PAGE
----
There is some kind of connotation, but only because of the pragmatics, the situations in which one is likely to have breakfast in bed. But many collocations have some kind of connotations, often, as here, simply because of the situations in which they are used.
Should romantic dinner have an entry? For that matter, should oyster have a separate definition because of its connotational association with sex (It's a supposed afrodisiac.). DCDuring TALK 15:36, 22 February 2017 (UTC)
I don't really understand what you're trying to say. What I was trying to say is that it has a specific connotation of luxury and/or service or something like that. When in reality there is no luxury or service, the use of this phrase is ironic. Oysters may sometimes have an association with sex, but when they don't there is no irony. --WikiTiki89 20:34, 22 February 2017 (UTC)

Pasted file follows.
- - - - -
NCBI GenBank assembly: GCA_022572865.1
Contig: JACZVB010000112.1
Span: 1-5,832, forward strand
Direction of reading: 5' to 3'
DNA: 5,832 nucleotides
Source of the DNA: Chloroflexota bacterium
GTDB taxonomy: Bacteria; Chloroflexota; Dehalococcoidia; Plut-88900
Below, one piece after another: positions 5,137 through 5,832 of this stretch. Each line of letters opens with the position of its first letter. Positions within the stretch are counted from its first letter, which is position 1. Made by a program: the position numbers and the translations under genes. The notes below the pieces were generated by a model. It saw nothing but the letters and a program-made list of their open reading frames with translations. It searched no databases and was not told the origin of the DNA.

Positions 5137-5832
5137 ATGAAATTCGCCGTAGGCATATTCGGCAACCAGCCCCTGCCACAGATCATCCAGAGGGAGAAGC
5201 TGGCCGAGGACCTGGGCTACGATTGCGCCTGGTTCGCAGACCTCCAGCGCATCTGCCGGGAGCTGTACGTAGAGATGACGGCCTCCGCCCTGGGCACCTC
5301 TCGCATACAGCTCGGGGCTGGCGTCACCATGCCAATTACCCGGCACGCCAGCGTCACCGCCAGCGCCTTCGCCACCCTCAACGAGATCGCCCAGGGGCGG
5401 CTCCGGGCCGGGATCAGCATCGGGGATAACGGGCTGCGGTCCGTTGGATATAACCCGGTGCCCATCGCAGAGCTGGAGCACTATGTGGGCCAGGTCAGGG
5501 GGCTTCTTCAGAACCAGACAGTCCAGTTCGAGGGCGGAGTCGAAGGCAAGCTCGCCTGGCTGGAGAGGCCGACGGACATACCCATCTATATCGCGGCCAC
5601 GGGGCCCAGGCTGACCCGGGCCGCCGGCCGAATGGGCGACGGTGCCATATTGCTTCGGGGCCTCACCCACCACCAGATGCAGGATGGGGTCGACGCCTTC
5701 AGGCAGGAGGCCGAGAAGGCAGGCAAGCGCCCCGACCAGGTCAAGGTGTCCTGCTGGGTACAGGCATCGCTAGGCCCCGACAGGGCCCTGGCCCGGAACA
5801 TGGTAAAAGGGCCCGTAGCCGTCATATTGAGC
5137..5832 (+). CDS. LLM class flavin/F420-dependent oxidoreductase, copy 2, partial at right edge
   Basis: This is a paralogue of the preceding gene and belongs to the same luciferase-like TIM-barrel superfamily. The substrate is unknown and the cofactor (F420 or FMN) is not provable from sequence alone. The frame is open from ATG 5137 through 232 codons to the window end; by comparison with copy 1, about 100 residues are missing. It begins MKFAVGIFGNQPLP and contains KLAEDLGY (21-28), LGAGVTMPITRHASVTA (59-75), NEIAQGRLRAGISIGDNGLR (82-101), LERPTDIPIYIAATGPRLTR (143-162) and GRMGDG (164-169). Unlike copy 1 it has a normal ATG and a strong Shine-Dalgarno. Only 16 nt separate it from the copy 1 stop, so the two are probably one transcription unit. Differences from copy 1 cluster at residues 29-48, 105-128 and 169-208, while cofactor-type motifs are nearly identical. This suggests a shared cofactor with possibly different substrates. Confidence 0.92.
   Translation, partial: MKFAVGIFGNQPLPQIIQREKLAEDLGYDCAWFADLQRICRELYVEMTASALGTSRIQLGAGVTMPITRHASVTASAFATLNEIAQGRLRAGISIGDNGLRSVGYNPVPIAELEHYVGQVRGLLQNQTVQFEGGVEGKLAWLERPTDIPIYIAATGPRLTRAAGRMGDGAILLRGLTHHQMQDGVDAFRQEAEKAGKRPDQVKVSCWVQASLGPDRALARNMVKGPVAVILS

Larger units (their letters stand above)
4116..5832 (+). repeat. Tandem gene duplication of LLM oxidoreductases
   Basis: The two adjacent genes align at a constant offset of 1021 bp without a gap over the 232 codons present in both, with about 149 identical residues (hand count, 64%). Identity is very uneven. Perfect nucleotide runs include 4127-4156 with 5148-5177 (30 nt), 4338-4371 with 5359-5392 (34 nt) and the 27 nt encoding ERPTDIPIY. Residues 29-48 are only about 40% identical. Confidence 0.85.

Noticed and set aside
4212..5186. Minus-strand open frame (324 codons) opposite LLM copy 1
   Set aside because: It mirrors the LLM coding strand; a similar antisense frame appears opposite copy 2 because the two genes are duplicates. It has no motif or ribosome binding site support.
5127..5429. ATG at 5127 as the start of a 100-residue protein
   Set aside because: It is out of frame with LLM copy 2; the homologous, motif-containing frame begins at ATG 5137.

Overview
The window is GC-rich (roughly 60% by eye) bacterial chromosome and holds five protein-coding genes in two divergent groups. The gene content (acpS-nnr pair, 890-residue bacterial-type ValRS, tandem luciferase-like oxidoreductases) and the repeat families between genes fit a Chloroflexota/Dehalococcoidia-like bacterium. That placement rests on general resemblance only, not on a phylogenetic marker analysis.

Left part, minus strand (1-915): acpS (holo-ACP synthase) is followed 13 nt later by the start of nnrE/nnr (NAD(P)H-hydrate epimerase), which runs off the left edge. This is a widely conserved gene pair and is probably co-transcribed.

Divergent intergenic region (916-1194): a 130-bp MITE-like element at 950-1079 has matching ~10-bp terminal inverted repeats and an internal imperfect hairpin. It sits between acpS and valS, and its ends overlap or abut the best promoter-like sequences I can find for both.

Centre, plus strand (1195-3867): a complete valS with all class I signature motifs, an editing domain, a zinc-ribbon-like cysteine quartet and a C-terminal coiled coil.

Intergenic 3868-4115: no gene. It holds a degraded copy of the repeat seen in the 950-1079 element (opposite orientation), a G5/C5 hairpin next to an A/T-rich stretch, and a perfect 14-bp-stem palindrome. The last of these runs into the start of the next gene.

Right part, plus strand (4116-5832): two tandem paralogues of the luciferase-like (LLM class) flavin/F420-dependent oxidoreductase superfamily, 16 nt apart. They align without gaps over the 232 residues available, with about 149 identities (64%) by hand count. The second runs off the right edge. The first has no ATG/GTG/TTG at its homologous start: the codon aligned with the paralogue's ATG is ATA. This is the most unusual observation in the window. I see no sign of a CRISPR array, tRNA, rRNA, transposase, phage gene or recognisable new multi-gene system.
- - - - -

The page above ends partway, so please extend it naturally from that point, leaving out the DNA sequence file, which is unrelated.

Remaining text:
Actually, I think it should! If you look up romance and dinner you find "An intimate relationship between two people; a love affair." and "The main meal of the day, often eaten in the evening.". This doesn't even come close to explaining dimmed lights, rose petals, candle lights, fine wine and smooth music. As for the oyster, that still refers to a mollusc. It's aphrodisiac (it's aphrodisiac right? I'm not a native speaker and you are so now I'm confused) properties belong on Wikipedia in that case. I would have voted keep if this hadn't been decided yet. W3ird N3rd (talk) 02:14, 4 August 2017 (UTC)
  • I think that cases like these would be easier to resolve if a "set phrases" exemption to the SoP rule could somehow be framed. Mihia (talk) 02:43, 22 February 2017 (UTC)
  • Keep: per Andrew, BD and Wikitiki Purplebackpack89 04:52, 24 February 2017 (UTC)
  • RFD kept: no consensus for deletion: 4:3 (keep:delete). --Dan Polansky (talk) 17:12, 6 August 2017 (UTC)